“EVERYONE NEEDS A TRIBE”, FIRE, NOMADLAND…
You are searching on the outside to for a match with your inside…
Statistically, you will have a higher probability to find a match before your 40’s if you start the search from the inside.
I just pulled the plug this December on FIRE, and I can confirm that having a community is very important (at least for me) for making this stick long term. Leaving my job in the midst of social distancing has left me feeling slightly isolated. I had definitely not expected to feel this, however I am so grateful for your blog to not only show that I am not alone in these feelings, but also offering solutions, as well as a community to join! Thanks so much for all you do!
both Nomadland and the American dream are too extreme . i prefer a balanced life .. a frugal lifestyle .. no debts no worries . a bit of work . a bit of travel .. i like to be in control of my life so i became self employed …
humans seem to want a bit of everything not just one . from my experience .. i don’t like to be on the road for too long .. or at home
i couldn’t live in Airbnbs ..
the main thing is to save and not get sucked up into buying stuff
thats how you guys did it too
not a fan of the movie .especially for an oscar winner .. glad a woman won director .. she hardly acted . dead pan the whole time .. seen much better movies this year .
Love love love your point about balance. I’d never be happy always on the road, nor always at home. The freedom to choose the level of interaction, have complete isolation, peace and quiet – or engage the community – it’s perfect. I don’t fit in big cities any more (did LA, did Orlando, etc) – and have found balance here in the mountains of western NC. Thank you for being a bit of a provocateur…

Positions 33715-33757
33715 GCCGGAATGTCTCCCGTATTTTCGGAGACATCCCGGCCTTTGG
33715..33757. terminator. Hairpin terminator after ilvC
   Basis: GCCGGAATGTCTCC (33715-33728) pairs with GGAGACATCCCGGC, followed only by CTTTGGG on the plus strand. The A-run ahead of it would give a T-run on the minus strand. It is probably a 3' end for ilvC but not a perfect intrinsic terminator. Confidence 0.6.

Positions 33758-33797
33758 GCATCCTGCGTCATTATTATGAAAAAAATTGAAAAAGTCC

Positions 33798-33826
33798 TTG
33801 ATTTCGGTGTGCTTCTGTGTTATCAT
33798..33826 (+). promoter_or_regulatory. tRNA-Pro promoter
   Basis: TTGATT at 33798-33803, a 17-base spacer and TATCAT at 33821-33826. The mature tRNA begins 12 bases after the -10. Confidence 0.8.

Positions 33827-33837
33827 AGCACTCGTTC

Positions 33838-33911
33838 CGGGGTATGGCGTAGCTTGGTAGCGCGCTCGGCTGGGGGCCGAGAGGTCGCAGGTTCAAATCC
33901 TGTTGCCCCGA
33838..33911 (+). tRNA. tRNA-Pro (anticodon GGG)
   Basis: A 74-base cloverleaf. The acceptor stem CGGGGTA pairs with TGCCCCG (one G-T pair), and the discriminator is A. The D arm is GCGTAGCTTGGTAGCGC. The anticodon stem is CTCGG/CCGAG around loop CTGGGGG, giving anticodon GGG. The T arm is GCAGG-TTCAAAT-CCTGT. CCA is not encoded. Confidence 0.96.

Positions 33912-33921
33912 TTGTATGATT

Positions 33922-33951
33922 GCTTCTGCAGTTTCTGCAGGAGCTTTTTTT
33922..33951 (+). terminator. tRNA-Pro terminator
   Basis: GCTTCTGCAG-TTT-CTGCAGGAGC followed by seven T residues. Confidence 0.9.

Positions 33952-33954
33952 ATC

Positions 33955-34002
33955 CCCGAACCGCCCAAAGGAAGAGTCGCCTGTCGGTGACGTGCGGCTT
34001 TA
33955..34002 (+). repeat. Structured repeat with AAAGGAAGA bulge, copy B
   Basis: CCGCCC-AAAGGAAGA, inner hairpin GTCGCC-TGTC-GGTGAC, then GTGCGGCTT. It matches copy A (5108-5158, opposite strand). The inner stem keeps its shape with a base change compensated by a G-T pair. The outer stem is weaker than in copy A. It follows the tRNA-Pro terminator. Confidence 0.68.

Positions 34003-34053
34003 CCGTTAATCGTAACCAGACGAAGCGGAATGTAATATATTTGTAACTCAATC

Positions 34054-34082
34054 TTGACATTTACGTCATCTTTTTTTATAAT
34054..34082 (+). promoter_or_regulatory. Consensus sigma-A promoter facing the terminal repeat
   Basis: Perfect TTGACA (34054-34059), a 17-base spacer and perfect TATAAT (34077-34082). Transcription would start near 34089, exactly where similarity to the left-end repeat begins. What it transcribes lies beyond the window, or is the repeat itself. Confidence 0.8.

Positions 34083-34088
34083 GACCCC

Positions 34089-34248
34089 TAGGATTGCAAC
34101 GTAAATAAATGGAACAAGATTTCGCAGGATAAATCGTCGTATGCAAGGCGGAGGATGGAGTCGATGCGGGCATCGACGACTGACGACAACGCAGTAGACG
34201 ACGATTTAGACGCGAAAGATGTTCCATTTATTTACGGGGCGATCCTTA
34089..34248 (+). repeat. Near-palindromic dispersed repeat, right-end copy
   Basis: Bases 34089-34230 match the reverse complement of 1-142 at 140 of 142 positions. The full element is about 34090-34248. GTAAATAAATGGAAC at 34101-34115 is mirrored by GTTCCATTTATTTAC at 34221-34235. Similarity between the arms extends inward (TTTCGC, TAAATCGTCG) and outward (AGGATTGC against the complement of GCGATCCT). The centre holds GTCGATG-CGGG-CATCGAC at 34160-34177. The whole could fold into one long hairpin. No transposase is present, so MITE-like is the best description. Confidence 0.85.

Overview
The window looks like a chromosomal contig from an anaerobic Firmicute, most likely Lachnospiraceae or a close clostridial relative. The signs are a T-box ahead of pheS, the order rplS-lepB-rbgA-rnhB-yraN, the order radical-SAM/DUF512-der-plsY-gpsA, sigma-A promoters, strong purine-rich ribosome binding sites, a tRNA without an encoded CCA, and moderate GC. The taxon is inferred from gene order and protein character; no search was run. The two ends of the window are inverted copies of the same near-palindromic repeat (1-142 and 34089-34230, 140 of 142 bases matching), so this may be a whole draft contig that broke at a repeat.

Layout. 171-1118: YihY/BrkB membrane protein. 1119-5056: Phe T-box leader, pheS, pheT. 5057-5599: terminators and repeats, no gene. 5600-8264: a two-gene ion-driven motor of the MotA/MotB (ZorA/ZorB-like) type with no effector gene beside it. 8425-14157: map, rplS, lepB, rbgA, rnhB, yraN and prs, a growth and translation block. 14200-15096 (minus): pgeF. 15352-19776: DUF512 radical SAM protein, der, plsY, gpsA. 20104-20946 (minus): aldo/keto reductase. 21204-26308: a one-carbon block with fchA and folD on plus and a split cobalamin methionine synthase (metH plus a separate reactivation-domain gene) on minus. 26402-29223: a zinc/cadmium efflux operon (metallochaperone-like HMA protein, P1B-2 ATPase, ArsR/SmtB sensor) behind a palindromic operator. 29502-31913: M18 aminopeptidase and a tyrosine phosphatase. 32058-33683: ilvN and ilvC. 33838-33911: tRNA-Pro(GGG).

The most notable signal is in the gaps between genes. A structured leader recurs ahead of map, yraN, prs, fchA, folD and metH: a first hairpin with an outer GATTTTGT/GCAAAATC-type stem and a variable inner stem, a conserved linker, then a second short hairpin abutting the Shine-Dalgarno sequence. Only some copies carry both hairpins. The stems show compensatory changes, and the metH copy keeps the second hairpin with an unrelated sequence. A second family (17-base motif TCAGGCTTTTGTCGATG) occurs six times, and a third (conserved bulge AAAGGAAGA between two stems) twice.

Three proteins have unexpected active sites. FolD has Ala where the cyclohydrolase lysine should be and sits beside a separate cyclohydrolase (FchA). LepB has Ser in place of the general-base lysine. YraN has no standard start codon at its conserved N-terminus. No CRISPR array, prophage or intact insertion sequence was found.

thanks for the nice note … balance does seem to be the best option . if we can get it . not easy always .. glad to hear you have found some ..
I think the conventional wisdom of getting a job, raise a family, and buy bigger houses *can* be quality life for some. However, we need to be taught that it’s not the only way of quality life.
Life is so much more than having to work for somebody else. You need to have a lot more than 2 days a week so enjoy and work on things that you want to work on, not what someone else wants you to work on.
I loved Nomadland, though for me the message was more about how in America, you can work your entire life and still have almost nothing to show for it when you can no longer work. I find that really disturbing. If Fern hadn’t had a sister to lend her money when her van broke down, what would she have done? If she hadn’t had her health to continue working odd (and very physically demanding) jobs, what would she have done? I love America and it’s been very good to me personally, but as someone who grew up in Europe, I think the wealthiest country in the world should do more to guarantee a dignified retirement to everyone. We can’t all be millionaires, someone has to clean the fast food restaurants and sweep the streets, but everyone deserves to be treated with respect and age with dignity. I thought the movie was beautiful and certainly deserves praise for emphasizing we don’t all have to live the same one and only path, but to me it sort of cheerfully avoided asking how ok is it really for a country this wealthy to have this little of a safety net even for bright, resourceful and hardworking people like Fern?
Fille Frugale, have you ever read “The Psychology of Money”? There are numerous stories of people in the USA, e.g. a janitor in the book, with modest incomes that make the choice to save and invest and achieve FI and a good retirement.
The problem is the consumer culture that inspires a hedonic treadmill that keeps people broke. But those are individual choices. Personally I’m happy I found Kristy’s “Quit Like a Millionaire” book, because it has led to better personal choices and more freedom.